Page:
And with rumors swirling that Green was offered a World Cup roster spot in exchange for committing to switch to the US — a rumor that Klinsmann and the USSF have steadfastly denied — many are concerned that we would be wasting a valuable roster spot on a player that will likely have little-to-no impact in Brazil.
The weird part of all this? All these points hold water, both for and against Green’s inclusion.
But personally, I think most of the concerns are overblown.
First, we’ll never know if Green is ready to make the jump unless we give him the opportunity. Yeah, it might be better for Klinsmann to use the upcoming friendlies as a chance to finalize his starting eleven. This includes looking at forwards/wide men, like Graham Zusi or Ale Bedoya. But it’s also a chance for the manager to see who is and isn’t ready to fill out the rest of his twenty-three man squad, and that includes plenty of players… including Julian Green.
Obviously Klinsmann and his staff saw something they liked in Green when he trained with the US team in Europe last month. And now that he’s eligible to actually play in a match for us, why not give him the chance to prove himself in the pressure cooker that is US v Mexico.
As for the argument that guys who have been in the trenches fighting for the Red, White and Blue deserve the spots more the Julian, let me ask a question in retort. Imagine that some young MLS-based American prospect shot to the fore in the early months of this season, scoring a buckets of goals before the final roster had to be named. Would you be annoyed if he was included on the World Cup roster? I’d wager not. In fact, I’d bet that most would be publicly clamoring for his inclusion. It seems like Julian is falling victim to a bias against German players, despite his talent.
And lastly, I wouldn’t sweat the idea of “wasting” a World Cup roster spot on Green. each of the last four World Cups the US has participated in has seen two players on each squad not log a single minute during the tournament. So if Green goes and doesn’t see time in a single game in Brazil, it’s not like he’ll be starting a trend. And even if that is the case, Green could still benefit greatly from the experience: it could help him better learn our national team’s culture, as well as acclimate him to the pressures and environment he might find if he makes future World Cup squads.
Look, all of this could very well be a moot point if Green doesn’t make the roster for Brazil 2014. And there still stands a very good chance that he’ll never pan out to meet the lofty expectations that everyone is already placing on his young shoulders.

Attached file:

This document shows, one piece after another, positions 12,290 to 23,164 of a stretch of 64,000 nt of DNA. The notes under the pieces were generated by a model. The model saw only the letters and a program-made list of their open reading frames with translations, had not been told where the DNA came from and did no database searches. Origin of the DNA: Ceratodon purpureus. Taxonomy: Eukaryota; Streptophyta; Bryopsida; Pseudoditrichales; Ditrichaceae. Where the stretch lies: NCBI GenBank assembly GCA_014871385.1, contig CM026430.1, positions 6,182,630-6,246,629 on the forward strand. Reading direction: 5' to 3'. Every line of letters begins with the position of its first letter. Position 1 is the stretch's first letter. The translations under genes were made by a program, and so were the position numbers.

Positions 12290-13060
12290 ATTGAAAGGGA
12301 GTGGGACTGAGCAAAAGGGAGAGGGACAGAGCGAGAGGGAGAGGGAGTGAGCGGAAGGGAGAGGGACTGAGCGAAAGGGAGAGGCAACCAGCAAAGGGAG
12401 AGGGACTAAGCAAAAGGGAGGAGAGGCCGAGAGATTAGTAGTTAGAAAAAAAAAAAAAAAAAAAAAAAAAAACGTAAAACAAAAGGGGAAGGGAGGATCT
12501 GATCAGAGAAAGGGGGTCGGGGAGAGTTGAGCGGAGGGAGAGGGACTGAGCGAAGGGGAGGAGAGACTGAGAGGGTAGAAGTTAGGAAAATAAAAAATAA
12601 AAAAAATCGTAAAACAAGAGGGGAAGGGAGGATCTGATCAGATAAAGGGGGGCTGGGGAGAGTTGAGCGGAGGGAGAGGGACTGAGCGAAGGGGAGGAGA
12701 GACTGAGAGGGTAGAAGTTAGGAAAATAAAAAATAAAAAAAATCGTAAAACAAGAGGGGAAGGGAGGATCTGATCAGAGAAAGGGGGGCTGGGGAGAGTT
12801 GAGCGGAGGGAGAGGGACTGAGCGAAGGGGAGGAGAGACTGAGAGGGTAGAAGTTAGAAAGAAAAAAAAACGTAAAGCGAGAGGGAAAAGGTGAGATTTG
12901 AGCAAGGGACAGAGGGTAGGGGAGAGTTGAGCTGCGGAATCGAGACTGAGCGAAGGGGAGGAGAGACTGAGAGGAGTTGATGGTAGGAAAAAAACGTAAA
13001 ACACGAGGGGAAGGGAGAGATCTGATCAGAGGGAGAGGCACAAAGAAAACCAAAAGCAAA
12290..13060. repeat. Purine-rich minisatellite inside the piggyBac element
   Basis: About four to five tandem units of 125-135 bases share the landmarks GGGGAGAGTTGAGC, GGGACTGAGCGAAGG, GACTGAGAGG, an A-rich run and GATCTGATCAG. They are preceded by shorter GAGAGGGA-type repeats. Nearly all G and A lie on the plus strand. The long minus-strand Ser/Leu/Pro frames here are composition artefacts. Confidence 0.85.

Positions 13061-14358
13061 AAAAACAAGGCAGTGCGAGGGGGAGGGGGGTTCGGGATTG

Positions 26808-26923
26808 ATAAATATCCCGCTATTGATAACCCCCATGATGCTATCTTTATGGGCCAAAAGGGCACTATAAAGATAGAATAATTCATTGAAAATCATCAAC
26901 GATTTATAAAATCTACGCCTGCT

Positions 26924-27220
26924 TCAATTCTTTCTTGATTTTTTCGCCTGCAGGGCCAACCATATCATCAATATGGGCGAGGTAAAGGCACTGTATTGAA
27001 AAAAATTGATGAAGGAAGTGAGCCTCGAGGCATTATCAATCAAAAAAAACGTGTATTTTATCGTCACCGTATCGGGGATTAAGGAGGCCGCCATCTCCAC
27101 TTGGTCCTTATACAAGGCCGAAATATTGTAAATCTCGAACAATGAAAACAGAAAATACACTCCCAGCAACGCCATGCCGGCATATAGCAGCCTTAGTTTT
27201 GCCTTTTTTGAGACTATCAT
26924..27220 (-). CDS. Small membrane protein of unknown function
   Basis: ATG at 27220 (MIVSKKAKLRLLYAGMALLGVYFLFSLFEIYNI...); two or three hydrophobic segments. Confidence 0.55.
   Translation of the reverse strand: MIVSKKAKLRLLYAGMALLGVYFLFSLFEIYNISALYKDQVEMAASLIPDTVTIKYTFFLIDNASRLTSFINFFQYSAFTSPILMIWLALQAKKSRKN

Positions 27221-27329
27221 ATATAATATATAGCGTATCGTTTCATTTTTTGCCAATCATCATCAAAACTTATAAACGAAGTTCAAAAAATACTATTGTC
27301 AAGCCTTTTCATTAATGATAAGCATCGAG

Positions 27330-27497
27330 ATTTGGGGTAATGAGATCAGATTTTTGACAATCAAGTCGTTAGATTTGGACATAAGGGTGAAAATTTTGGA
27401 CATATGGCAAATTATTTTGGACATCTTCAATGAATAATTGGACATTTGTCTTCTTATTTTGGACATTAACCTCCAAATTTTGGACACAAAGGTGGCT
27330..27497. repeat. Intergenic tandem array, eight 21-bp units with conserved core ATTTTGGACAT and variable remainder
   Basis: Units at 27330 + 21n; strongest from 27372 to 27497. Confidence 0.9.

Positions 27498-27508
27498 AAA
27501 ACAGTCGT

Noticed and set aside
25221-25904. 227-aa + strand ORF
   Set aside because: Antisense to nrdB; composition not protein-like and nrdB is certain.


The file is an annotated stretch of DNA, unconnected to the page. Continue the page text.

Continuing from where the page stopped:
But there are many, many well-respected minds in the world of football that think Julian Green has the potential to be an outstanding player. We don’t want to look back in ten years and consider him the next Giuseppe Rossi, another world class player that slipped through American fingers into the hands of another national team.
So if he makes an appearance tonight against Mexico, remember that there are two sides to the Julian Green coin. He might meet expectations, or he might not. But this is just an opportunity given. And we owe it not just to him, but also to ourselves, to at least give him a fair crack.
All those countries were a lie.
Januzaj’s grandparents are all Albanian. None of them are Croatian nor Turkish.
His family is from Kosova, which was a part of Yugoslavia, that’s why the Croatians and Serbs wanted him, as they also were part of Yugoslavia once.
The Turks wanted him, because his family had fled to Turkey and had lived there for five years before going to Belgium.
England wanted him to wait for the call-up, as he could not yet get the English citizenship which would have enabled him to play for the English NT.
He was born and raised in Belgium, which kind of explains why Belgium wanted him.
And Albania and Kosova wanted him, because of his Albanian ancestry. Both his parents are Albanians from Kosova.
So the only real options for Januzaj were really Albania and Belgium, and understandably he chose to represent Belgium at the World Cup.